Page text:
“New York City has the largest rental market in America for crying out loud,” he says. “The city needs to properly fund the NYCCHR and fair housing non-profits to proactively, systematically, and routinely uproot this terrible scourge of housing discrimination. Laws without enforcement are hollow shells.”
The next city budget should enable both agencies to beef up their anti-discrimination legal teams, especially after a recent hiring freeze eroded the workforce. How the larger teams should approach enforcement is still an open question.
Bigger cases, bigger impact
Bronx real estate broker Janette Melvin was quick to respond when she received a text inquiring about a $1,300 a month one-bedroom apartment on Unionport Road. She learned the prospective renter earned $56,000 and promptly offered to set up a viewing.
The same day, Melvin got another inquiry about the same apartment, this time a phone call from a person saying they had a housing voucher to cover the rent. Melvin told the caller the apartment did not qualify for vouchers. Why not, the caller asked.
“It’s um violations,” Melvin responded, according to a lawsuit filed in Manhattan Supreme Court May 6.
The callers were investigators, known as testers, from the HRA’s source of income discrimination unit building a case against Melvin’s employer BruMa Realty. The testers uncovered a pattern of BruMa brokers ignoring or misleading voucher holders even as they showed apartments to people paying rent without vouchers, the complaint states.
It’s the fourth lawsuit filed following an investigation by HRA testers and attorneys, and it’s the kind of litigation advocates have urged the city to pursue more often.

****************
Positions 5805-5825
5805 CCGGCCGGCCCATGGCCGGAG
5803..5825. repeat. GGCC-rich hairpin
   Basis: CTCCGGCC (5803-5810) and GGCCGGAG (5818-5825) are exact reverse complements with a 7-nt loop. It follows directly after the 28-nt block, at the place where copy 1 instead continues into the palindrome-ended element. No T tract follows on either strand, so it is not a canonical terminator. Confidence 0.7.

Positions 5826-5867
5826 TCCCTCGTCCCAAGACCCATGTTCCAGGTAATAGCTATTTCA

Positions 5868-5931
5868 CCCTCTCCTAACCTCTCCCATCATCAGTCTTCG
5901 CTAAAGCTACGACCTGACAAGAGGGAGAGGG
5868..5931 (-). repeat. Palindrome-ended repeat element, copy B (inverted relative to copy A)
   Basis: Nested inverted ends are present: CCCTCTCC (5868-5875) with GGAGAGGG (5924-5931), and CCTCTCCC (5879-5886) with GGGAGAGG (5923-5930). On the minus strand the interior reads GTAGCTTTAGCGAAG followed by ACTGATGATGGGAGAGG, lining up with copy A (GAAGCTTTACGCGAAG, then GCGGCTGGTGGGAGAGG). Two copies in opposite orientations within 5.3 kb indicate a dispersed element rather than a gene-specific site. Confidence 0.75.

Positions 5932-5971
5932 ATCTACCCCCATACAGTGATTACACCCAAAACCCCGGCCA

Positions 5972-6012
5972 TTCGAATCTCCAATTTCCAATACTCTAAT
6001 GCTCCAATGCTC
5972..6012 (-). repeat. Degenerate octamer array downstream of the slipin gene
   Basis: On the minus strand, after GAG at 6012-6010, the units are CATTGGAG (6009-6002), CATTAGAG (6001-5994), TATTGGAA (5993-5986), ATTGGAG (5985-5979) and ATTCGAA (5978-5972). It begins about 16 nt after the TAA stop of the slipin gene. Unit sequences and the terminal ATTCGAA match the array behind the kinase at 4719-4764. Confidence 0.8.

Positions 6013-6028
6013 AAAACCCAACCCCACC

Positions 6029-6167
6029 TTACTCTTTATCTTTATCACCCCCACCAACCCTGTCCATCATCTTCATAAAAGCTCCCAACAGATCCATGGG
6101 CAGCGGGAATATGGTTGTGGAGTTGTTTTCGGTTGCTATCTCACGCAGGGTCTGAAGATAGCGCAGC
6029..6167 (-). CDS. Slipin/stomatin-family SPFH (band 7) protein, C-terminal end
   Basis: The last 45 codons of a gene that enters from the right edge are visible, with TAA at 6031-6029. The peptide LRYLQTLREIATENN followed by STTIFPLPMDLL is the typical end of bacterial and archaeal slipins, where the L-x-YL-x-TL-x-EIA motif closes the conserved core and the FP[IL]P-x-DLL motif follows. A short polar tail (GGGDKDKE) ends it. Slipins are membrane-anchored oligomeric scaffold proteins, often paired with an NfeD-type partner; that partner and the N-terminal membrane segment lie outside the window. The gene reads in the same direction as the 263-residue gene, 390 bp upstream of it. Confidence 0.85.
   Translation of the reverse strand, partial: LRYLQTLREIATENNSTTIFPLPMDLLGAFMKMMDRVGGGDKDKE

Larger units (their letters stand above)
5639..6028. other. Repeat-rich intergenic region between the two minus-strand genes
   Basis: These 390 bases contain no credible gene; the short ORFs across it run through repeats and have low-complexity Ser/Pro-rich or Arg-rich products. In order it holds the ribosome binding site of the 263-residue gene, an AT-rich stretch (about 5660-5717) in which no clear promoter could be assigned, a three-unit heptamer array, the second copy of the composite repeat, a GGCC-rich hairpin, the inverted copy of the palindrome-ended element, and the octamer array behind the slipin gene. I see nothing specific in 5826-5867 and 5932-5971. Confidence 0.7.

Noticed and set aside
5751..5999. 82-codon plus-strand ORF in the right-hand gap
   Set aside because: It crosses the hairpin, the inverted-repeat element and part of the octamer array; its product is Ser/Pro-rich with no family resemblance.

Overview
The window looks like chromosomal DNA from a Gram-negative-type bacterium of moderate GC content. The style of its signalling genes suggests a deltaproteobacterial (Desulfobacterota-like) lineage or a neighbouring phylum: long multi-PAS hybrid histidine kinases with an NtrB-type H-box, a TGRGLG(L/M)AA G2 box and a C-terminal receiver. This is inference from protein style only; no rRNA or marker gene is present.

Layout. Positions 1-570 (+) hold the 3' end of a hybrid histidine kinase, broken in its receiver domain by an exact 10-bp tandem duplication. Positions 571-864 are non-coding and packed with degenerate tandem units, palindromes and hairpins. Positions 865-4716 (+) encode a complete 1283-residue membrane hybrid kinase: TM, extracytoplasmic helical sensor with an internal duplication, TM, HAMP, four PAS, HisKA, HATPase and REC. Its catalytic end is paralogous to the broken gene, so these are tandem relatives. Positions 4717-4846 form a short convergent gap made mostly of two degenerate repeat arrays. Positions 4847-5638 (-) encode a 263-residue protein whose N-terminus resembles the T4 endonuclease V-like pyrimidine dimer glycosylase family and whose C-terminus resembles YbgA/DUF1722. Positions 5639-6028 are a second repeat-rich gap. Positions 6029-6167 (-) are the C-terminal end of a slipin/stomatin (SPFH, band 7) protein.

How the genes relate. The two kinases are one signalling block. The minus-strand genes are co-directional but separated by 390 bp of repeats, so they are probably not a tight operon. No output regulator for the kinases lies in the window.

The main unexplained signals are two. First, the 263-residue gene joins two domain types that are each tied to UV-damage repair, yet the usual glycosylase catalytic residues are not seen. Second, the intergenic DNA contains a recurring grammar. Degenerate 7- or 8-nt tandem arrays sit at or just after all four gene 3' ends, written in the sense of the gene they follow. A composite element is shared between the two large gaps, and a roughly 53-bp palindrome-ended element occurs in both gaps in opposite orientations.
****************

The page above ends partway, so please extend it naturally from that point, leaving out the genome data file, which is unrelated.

Instead, HRA and CCHR tend to focus on rapid intervention. If a voucher holder calls to complain about a landlord or broker who has illegally discriminated against them, HRA and CCHR staff will alert the offender that they just did something illegal and instruct them to rent out the unit or risk a penalty.
Advocates say that strategy can be effective for getting individuals housed but fails to address the deeper, systemic problem. Major fines and lawsuits are the best way to punish offenders, especially major landlords, while proving there are real financial consequences to discrimination, says Housing Works Supervising Staff Attorney Armen Merjian.
“A landlord’s impunity is not altered if they are merely compelled to rent an apartment,” Merjian says. “I believe reform happens not merely with passing a law, but with rigorously enforcing it — suing every time there is a case of discrimination and seeking full penalties and full damages in order to dissuade discriminators from discriminating.”
The large lawsuits can also generate headlines and demonstrate to New Yorkers just how pervasive the source of income discrimination really is.
In March, for example, HRI and the Legal Aid Society filed a federal complaint accusing 88 landlords and brokers, including big-name firms like Corcoran Group and Compass Inc., of systematically denying housing to Section 8 voucher holders.
“They do so in violation of local, state, and federal law, even as New York City faces a housing crisis and the ravages of a global pandemic,” the complaint filed in Manhattan federal court states.